Why packages separated by thousands of miles change together.
The history of infinity emphasizing the people who were interested in the concept. Stresses philosophical and religious importance of mathematical ideas throughout history. Fascinating even if math is not your strong suit.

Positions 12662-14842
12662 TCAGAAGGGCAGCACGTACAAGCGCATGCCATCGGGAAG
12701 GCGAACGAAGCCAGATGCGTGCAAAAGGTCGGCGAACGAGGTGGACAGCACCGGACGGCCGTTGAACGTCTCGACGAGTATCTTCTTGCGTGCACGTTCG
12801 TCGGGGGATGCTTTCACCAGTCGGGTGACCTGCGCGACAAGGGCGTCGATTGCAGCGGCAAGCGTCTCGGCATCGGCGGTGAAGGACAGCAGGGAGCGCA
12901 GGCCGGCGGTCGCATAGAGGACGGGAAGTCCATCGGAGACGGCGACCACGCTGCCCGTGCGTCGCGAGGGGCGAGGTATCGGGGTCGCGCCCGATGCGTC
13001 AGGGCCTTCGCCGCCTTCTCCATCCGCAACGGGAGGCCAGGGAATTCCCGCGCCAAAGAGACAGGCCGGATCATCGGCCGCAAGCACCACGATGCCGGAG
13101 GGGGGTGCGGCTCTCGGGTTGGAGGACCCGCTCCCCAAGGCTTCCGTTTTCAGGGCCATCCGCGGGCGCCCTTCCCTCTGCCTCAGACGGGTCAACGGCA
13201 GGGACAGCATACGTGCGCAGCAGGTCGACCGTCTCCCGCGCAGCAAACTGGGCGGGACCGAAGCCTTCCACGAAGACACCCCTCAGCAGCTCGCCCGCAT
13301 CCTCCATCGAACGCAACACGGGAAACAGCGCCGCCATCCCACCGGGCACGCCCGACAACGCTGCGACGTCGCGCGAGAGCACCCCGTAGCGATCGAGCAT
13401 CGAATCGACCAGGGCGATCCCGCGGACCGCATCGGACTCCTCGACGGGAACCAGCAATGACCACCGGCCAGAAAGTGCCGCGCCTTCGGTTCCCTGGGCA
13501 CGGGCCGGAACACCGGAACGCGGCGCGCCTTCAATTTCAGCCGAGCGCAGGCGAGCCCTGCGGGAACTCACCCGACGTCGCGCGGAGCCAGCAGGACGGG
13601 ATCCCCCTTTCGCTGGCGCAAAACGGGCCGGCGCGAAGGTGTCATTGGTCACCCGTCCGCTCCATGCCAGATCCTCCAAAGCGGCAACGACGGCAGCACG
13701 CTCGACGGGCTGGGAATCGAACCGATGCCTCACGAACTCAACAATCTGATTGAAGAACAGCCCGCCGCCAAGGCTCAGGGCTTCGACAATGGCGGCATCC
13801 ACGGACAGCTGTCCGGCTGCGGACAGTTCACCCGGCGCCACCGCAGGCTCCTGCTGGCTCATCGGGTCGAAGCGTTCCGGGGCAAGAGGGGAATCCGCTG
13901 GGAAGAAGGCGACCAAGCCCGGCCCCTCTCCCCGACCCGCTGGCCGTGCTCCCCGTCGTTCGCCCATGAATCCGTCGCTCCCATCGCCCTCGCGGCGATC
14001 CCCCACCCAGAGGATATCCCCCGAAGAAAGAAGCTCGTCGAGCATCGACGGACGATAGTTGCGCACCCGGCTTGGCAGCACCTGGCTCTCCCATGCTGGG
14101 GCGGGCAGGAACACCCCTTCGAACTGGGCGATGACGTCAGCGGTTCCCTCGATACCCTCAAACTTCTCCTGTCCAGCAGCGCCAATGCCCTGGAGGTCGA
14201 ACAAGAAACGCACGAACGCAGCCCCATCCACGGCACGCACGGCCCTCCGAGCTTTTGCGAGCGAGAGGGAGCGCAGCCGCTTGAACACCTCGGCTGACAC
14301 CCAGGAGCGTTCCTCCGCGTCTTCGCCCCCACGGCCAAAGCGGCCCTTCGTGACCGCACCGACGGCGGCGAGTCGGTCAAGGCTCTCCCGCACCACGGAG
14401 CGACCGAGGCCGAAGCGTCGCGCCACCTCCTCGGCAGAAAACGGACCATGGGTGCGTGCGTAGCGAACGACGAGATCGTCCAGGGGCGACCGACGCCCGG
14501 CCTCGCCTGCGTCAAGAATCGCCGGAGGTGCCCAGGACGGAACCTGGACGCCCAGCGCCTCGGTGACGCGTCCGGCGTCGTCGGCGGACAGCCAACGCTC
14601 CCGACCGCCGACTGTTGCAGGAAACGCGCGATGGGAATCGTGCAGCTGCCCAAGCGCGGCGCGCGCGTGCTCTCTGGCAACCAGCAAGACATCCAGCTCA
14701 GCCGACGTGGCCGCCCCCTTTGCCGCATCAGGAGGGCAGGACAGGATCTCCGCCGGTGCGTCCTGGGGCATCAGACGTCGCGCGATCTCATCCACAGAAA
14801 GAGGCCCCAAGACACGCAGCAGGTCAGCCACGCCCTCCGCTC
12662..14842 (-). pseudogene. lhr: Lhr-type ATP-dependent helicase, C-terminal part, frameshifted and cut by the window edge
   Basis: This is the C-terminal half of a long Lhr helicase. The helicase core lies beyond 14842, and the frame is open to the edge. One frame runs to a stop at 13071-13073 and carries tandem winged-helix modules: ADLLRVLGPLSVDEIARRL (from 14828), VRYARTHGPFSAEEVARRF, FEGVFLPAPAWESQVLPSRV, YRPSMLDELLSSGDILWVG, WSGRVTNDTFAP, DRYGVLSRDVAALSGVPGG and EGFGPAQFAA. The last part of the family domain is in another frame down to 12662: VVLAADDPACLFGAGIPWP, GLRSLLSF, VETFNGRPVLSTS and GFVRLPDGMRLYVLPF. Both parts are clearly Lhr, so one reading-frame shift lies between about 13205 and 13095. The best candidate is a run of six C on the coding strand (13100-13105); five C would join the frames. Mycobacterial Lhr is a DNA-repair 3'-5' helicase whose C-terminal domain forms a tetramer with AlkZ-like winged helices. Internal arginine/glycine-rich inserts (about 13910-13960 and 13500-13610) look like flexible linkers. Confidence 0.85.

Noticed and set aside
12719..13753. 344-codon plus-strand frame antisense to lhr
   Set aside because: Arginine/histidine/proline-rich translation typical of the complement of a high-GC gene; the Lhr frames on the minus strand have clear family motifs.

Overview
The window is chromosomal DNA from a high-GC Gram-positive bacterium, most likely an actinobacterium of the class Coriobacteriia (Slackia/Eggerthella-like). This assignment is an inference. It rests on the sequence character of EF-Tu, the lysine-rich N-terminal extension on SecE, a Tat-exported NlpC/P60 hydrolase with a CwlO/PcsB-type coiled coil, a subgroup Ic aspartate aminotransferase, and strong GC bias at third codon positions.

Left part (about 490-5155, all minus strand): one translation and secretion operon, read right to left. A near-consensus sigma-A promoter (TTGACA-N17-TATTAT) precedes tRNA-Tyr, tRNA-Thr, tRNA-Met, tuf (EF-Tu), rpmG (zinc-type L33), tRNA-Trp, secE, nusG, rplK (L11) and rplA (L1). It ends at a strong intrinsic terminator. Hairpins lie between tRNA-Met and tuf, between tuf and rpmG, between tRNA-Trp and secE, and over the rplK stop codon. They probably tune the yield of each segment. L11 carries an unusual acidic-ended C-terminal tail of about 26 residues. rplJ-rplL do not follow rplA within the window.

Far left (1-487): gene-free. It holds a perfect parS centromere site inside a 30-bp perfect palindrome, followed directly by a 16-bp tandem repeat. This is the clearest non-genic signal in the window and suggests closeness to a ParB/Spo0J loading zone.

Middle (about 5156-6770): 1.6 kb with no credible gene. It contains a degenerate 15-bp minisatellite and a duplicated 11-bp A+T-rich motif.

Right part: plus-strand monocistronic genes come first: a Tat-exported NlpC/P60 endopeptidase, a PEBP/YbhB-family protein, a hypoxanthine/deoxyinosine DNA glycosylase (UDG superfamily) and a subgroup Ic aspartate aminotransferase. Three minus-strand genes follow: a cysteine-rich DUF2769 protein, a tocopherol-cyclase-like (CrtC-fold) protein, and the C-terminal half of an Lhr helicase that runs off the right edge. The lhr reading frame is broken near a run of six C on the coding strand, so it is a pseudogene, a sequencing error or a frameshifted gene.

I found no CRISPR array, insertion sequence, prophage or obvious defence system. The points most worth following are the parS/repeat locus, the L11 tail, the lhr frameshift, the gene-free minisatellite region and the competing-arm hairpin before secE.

He was neither a mathematician nor a trained physicist and yet Léon Foucault always knew that a mysterious force of nature was among us. Like Newton, Galileo, Copernicus, and others before him, Foucault sensed a dramatic relationship between the rotating skies above and the seemingly motionless ground beneath our feet. But it wasn't until 1851 -- in Paris, inside the Panthéon, and in the company of fellow amateur scientist Napoleon III -- that Foucault swung a pendulum and demonstrated an extraordinary truth about the world: that it turns on its axis. Pendulum is a fascinating journey through the mind and findings of one of the most important and lesser-known characters in the history of science. Through careful research and lively anecdotes, world-renowned author Amir D. Aczel reveals the astonishing range and breadth of Foucault's discoveries. For, in addition to offering the first unequivocal proof of Earth's rotation, Foucault gave us the modern electric compass and microscope, was a pioneer in photographic technology, and made remarkable deductions about color theory, heat waves, and the speed of light. At its heart, Pendulum is a story about the illustrious period in France during the Second Empire; the crucial triumph of science over religion; and, most compelling, the life of a struggling, self-made man whose pursuit of knowledge continues to inform our notions about the universe today.